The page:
- Youth pastor resigns over porn | "I was living life in isolation," Matthew Lomenick told his church. "I don't know how it affects other people, but I know how [pornography] was affecting me. And it was eating me up. It robbed from me and my wife." (The Miami Herald)
- Gay men take cause to Falwell's door | Couple finds kindness, if not acceptance, in evangelist's church. (The Washington Post)
- Pastors protest paper's same-sex union policy | Publisher affirms decision to accept paid announcements (The Charlotte Observer)
- Church sign too, uh, explicit for some | Critics say sermon title not appropriate for kids (The Atlanta Journal-Constitution)
- Painting of topless woman at restaurant offends Christian bookstore owners | Owners of a Christian book store in downtown Greenville say they are offended by a painting of a nearly nude women visible through the window of a restaurant across the street (The Greenville [S.C.] News)
Sex abuse scandals:
- Priests organize, focusing on rights within church | Gathering appears to come close to an implicit challenge to the bishops' authority (The New York Times)
- Catholic bishop defends abuse policy | Wilton Gregory says that most dioceses are complying with the new plan and that criticism it's unfair to priests is unfounded (Associated Press)
- Rare candor on rogue priests | ''Telling the truth cannot be wrong.'' With those simple words, Cardinal William Keeler last week released a torrent of information on decades of child abuse by Roman Catholic priests in the Archdiocese of Baltimore (USA Today)
- Stigmatine priest sued in abuse case | Plainiff says clergyman failed to protect him from another cleric who allegedly sexually abused him (The Boston Globe)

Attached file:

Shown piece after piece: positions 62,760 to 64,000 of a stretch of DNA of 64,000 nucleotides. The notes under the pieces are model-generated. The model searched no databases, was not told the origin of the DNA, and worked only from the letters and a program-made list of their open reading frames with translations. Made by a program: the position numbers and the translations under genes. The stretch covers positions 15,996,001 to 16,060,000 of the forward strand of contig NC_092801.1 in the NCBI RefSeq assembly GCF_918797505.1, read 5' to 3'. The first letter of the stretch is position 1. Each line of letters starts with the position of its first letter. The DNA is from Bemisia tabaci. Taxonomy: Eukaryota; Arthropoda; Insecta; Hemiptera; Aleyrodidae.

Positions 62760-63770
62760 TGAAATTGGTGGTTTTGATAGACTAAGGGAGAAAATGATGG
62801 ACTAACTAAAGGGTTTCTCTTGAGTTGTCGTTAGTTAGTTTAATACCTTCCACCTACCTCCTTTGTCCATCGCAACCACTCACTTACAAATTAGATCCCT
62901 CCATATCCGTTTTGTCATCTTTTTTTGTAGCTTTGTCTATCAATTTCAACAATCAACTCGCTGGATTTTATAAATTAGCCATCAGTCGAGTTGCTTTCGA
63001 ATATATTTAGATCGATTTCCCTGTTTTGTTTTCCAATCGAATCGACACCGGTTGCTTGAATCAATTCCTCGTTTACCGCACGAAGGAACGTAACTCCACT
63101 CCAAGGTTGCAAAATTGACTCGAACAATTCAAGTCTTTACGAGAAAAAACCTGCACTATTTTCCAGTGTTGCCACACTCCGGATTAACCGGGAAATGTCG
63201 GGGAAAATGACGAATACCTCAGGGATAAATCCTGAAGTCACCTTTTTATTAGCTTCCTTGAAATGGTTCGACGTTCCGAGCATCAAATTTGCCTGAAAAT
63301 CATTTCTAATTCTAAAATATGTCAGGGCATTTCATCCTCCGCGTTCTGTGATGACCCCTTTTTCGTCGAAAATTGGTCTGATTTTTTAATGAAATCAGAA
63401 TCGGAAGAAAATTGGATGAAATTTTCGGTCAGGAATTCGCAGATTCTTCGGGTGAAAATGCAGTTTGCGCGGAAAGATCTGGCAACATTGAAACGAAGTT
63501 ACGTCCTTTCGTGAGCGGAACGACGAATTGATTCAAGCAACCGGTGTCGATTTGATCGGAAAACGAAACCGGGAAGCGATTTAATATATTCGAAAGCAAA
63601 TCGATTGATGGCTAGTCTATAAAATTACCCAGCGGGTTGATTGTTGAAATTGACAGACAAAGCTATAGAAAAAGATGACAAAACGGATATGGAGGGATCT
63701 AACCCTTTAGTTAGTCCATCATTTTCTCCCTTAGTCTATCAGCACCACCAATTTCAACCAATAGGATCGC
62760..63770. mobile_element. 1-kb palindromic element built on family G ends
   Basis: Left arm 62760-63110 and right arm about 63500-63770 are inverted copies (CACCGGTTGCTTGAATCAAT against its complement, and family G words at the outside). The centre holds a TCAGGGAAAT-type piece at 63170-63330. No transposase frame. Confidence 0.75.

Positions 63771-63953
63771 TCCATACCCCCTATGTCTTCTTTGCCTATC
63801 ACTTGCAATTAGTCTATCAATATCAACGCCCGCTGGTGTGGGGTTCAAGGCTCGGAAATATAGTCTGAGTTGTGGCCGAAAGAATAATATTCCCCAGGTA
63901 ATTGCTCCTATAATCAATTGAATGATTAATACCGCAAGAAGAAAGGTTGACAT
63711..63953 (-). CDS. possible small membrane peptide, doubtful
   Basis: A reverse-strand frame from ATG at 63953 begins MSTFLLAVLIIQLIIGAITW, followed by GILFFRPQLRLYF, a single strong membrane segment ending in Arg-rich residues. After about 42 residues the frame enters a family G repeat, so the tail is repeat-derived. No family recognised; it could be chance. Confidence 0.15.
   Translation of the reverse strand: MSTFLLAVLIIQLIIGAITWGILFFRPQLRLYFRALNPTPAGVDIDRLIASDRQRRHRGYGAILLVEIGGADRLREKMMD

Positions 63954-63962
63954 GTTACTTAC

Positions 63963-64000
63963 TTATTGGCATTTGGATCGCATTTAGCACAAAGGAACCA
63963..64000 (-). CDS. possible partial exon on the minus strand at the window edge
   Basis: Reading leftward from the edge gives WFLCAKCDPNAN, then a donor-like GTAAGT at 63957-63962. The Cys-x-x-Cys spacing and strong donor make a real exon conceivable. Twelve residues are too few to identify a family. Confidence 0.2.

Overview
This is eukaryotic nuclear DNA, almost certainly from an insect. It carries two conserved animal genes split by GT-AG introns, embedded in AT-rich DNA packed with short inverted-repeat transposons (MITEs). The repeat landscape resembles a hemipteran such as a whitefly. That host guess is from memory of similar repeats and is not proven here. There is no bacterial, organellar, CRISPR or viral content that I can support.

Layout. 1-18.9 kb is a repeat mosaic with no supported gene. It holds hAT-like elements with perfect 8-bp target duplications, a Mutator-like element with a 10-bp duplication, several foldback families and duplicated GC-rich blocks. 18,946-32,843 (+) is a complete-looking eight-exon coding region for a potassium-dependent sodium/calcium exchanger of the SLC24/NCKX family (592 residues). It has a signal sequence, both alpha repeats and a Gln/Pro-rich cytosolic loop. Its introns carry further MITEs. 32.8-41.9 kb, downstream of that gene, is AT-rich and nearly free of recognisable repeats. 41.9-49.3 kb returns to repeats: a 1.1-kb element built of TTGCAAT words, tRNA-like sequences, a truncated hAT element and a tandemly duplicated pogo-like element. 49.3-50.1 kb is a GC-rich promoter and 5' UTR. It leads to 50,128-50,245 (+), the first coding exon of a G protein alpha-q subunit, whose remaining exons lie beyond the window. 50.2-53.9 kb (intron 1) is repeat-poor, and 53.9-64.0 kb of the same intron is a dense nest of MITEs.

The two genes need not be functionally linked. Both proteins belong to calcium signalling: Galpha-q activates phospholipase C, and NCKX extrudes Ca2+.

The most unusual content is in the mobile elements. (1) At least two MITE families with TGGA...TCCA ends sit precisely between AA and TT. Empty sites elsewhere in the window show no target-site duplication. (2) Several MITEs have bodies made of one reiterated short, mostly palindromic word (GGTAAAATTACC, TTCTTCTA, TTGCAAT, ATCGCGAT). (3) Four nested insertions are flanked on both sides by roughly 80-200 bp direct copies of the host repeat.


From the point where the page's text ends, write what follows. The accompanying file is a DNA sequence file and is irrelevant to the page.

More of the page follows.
- Vatican quietly debates pedophilia | Response to U.S. Bishops' advice could impact church for years (NBC News)
- Mother Teresa of Calcutta moves toward sainthood | Vatican approves miracle involving a 30-year-old Indian woman who was inexplicably healed from a stomach tumor after praying to the nun (Associated Press)
- Also: Vatican approves Mother Teresa 'miracle' (BBC, also audio)
- Married archbishop says he's still not ready to see woman he wed (Associated Press)
- Opus Dei founder still stirs religious fervor on the eve of canonization | The event will be a pinnacle for a secular movement that was at first regarded warily by ecclesiastical authorities (Associated Press)
- Power and mystery | As Opus Dei's founder is canonized, Catholics wonder if the secretive lay group will one day help pick the next Pope (Time Europe)
- Polish Cardinal tackles radical radio | Radio Maryja is one of the success stories of post-communist Poland (BBC)
Canadian nun trial:
- God told her to beat children, ex-nun tells court | Woman, 78, faces charges of assault at P. E. I. Commune (Canadian Press)
- She said a prayer, then hit the children | Former nun on trial in PEI says God told her how many strokes to administer (The Globe & Mail, Toronto)
- Signals from above | Mobile phone companies continue to pitch "stealth" antennas to churches (Daily Herald, Chicago suburbs)
- A surge of new faith | Charismaticism and Pentecostalism are growing in the U.S. (The Bergen [N.J.] Record)
- Tradition-rich, cash-poor, an old church mulls its options | Sometimes a house of God must be torn asunder to survive (The New York Times)
- Trouble in assemblies of God church | Three pastors of the Tema Community Five Revival Assemblies of God Church and their families have been suspended from the congregation indefinitely (Ghanaian Chronicle, Accra)
- Church has to pick up the gauntlet | It is incumbent upon the African church to immerse itself in matters touching the public at large (Editorial, City Press, South Africa)
- Trading churches for the airwaves | A famed on-air preacher has stirred a tempest, proclaiming that God is on the radio, not in church (The Philadelphia Inquirer)
- Church, city join to check on stores | St. Sabina group makes inspections for illegal and unacceptable practices (Chicago Tribune)
- Christians win right to build in Cassadaga | Town's spiritualists had argued in public meetings that having a Christian church in their midst would interfere with the harmony and spiritual vibrations of the city (Orlando Business Journal)